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First Person: David Buzzard

Local photographer; international view
Dave Buzzard, South Africa 1996

Full name:

David Leighton Buzzard


Oct. 22 1968, Durban, South Africa

Astrological sign:


Marital status:

Getting married in October

Favourite colour:


Favourite food:

Kellogg’s raisin bran

Favourite drink:

Regular old-fashioned coffee, really strong.

Spare time favourites:

Doing the occasional crossword puzzle, snowmobiling, hiking, skiing, all the standard Whistler stuff.

Ideal pet:

A budgie. We have a whole cage full of them.

Favourite recipe:

Barbecued steaks on old-fashioned coals.

What’s the best place to live at Whistler:

Emerald Estates, for sure. As far from Whistler Village as you can possibly get.

Favourite memory at Whistler:

Skiing really deep powder on CBC North on Blackcomb the week before I left for South Africa.

Worst memory at Whistler: When the Citizen newspaper closed in 1993.

How did you come to Whistler?

My mom was born and raised in Vancouver and when she came back from Africa in 1973 she bought a place in Adventures West for $21,000 cash. She still lives there. In 1985 we opened the campground and I moved up full time from Vancouver in 1986, after I graduated from high school.

How did your mom, Ruth Buzzard, get from Vancouver to Africa?

She studied law at Cambridge and met and married my dad, who is South African. They split up around the early 1970s and then she lived in Kenya, shooting 16 mm footage of lions and stuff like that for a stock footage company that supplied PBS. It got used on Sesame Street and shows like that.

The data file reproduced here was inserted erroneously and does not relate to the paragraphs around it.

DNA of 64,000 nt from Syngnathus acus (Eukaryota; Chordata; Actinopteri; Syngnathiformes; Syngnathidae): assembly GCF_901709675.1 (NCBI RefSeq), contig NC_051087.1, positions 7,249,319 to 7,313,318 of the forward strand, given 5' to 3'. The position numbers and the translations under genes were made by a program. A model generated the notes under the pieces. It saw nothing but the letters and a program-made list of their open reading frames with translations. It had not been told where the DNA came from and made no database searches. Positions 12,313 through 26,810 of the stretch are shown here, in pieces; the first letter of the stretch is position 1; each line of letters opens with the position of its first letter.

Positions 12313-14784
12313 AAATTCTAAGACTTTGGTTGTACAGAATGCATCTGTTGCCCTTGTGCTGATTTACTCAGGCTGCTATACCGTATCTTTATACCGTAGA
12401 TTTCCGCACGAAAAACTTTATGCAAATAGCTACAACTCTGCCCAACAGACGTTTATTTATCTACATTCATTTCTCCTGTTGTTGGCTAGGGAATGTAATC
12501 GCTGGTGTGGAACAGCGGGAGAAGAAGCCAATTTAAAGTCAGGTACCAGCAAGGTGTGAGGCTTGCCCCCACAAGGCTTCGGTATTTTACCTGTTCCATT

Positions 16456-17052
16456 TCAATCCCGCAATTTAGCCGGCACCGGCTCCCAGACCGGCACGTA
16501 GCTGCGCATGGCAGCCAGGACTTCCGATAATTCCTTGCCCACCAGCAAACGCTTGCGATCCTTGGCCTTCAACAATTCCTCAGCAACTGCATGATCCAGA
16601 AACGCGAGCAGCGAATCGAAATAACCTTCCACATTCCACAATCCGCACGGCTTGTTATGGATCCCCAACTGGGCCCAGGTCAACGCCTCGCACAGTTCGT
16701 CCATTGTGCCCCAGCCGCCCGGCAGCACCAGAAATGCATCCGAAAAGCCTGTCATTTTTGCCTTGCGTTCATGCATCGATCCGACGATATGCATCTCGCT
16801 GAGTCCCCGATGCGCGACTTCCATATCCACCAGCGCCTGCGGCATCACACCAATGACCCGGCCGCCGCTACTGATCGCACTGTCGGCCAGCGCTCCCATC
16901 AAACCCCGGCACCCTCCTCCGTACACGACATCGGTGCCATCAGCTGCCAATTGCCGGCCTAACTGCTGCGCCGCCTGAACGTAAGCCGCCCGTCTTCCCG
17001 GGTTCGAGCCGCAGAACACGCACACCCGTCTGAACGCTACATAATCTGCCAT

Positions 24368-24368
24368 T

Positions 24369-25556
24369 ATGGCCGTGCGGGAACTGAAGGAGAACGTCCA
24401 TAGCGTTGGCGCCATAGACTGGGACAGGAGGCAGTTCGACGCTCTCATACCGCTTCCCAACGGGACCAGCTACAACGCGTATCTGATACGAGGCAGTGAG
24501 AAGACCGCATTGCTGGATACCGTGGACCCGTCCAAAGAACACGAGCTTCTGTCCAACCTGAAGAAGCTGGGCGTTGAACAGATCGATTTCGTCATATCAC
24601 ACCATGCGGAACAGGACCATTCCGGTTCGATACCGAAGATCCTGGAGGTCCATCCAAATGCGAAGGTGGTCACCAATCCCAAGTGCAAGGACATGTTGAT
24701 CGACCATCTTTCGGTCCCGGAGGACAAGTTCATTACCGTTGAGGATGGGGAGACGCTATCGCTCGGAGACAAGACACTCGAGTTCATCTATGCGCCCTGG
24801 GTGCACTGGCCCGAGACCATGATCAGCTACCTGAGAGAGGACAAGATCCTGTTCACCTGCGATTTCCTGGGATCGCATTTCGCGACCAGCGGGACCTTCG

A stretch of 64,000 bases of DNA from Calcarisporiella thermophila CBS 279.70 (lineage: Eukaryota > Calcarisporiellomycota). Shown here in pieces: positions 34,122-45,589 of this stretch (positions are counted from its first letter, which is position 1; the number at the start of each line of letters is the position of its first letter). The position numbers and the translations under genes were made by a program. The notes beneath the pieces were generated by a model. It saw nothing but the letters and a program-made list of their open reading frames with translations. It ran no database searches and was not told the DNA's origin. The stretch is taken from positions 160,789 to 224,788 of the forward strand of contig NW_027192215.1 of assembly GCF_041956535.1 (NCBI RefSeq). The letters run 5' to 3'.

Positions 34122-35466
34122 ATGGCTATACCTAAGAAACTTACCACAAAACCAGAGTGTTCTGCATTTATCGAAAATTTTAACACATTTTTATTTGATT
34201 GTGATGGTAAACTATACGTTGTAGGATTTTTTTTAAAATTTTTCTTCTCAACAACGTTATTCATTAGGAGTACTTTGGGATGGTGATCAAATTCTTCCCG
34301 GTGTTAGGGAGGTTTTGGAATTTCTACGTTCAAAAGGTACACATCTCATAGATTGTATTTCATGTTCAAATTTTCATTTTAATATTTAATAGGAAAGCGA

My brother and I were born in South Africa and she took us with her. We were semi-living in the bush in Kenya. She decided we were getting to the age where we needed to go to school, so she came back to Canada.

Your campground was the first one inside municipal boundaries. At the time there was some controversy around it. Tell us a bit about that.

It’s right where Spruce Grove subdivision is now. Council of the day thought that a campground was too low-brow for Whistler and was against it. It was a huge fight to get it going and keep it going. We got to know the bylaw enforcement officer really well.

You were a teenager when this was all happening. Where did you live?

I lived and worked at the campground in the summer when it was open, and at the same time I was working at the Citizen (newspaper) as a photographer.

Was that your first photojournalist’s job?

Actually it started with a magazine called Teen Beat when I was in high school. I was going to school in Vancouver, at Prince of Wales, and living in Vancouver by myself as a 16 year old while my mother was building the campground. I was taking pictures of all my high school buddies.

Where do you think this thing you have for taking photos comes from?

I think it’s a genetic thing. It’s just always been in my blood as long as I can remember. I’ve been really into photography since I was 10 or 11. My first camera was my mother’s old Nikon, a big heavy old metal Nikormat, so I learned on professional quality equipment.

What did you shoot for Teen Beat?